Exhibition poster “L’Auserité Joyeuse, Doing More with Less”, Dawson College, October 1972 (artist unknown).
Unpublished manuscript “Vaisseau-spatial: manuel de l’operateur” (Operating Manual for Spaceship Earth, 1969), translated by Serge Laliberté and presented by him to Buckminster Fuller at Dawson College on October 7, 1972.
Newspaper page layout including photos of Buckminster Fuller, Fall semester, 1972. Source: Dawson Planet, 1972-1973, no. 1: 4. Courtesy The Plant, Dawson College (photographer unknown).
Time has indeed moved on. Looking back over forty years the question remains as to whether the philosophy of ‘doing more with less’ became part of the legacy that earlier generation of Dawson College bequest to the following generations of teachers and students. Transforming Futures does not attempt to answer this question but instead offers a window onto the imagination of some of our current students and staff who were asked to reflect on the city of the future. Drawing from a variety of programs and departments, the exhibition offers an interdisciplinary view of the city of tomorrow and the life we envision for our communities and ourselves. To paraphrase the words of one of the key participants of ‘Fuller Week’, teacher Henry Strub, “it’s a small but heroic effort.”xi Poetic, witty, thoughtful, the images and objects on display reveal the future as a place of unbound invention and extraordinary possibility. Anna Carlevaris, March 2012.
Richard Buckminster Fuller, American 1895-1983.
Fuller’s aphorism “doing more with less” finds its origin in architect Ludwig Mies van der Rohe’s (1886-1969) modern aesthetic “less is more”. After Fuller’s visit, Dawson’s student newspaper The Planet adopted it as its motto. ii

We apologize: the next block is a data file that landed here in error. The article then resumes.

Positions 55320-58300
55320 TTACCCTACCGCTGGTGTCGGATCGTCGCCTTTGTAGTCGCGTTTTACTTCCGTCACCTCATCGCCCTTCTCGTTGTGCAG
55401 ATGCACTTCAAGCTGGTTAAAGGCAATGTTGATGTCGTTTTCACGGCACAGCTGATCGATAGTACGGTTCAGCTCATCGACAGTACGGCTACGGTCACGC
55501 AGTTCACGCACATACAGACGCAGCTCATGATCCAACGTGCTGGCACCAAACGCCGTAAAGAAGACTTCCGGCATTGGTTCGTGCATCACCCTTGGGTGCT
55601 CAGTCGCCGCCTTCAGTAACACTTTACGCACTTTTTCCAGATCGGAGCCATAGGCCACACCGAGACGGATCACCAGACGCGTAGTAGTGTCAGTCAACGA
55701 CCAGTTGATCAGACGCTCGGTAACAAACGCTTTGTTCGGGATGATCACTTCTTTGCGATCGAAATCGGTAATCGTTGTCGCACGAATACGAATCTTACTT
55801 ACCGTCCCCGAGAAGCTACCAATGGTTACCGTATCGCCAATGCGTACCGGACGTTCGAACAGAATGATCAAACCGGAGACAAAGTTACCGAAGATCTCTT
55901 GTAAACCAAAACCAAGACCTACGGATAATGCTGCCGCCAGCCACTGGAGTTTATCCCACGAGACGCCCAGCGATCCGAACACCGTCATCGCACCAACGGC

The Montreal Gazette 28 March 1972: 18.
The exhibition was a joint project between Dawson College and Fanshawe College (London, Ontario). Dawson Planet No. 4, 1972-1973: n.p. iv
The Montreal Gazette 1 April 1972: 41.
The Dawson College Library was to have had its name changed to the “Buckminster Fuller Library” but this proposal was never enacted. R. Buckminster Fuller Archives, Department of Special Collections and University Archives, Stanford University Libraries, Stanford University, California. vi
The Montreal Gazette 9 October 1972: 21.
R. Buckminster Fuller. Vaisseau-spatial: manuel de l’operateur. Trans. Serge Laliberté n.d. Unpublished manuscript. Centre d’archives de Montréal (BANQ). ix
Newspaper two-page layout including photos of Buckminster Fuller, Fall semester, 1972. Source: Dawson Planet, 1972-1973, no. 4. Courtesy The Plant, Dawson College (photographer: Leo Charbon).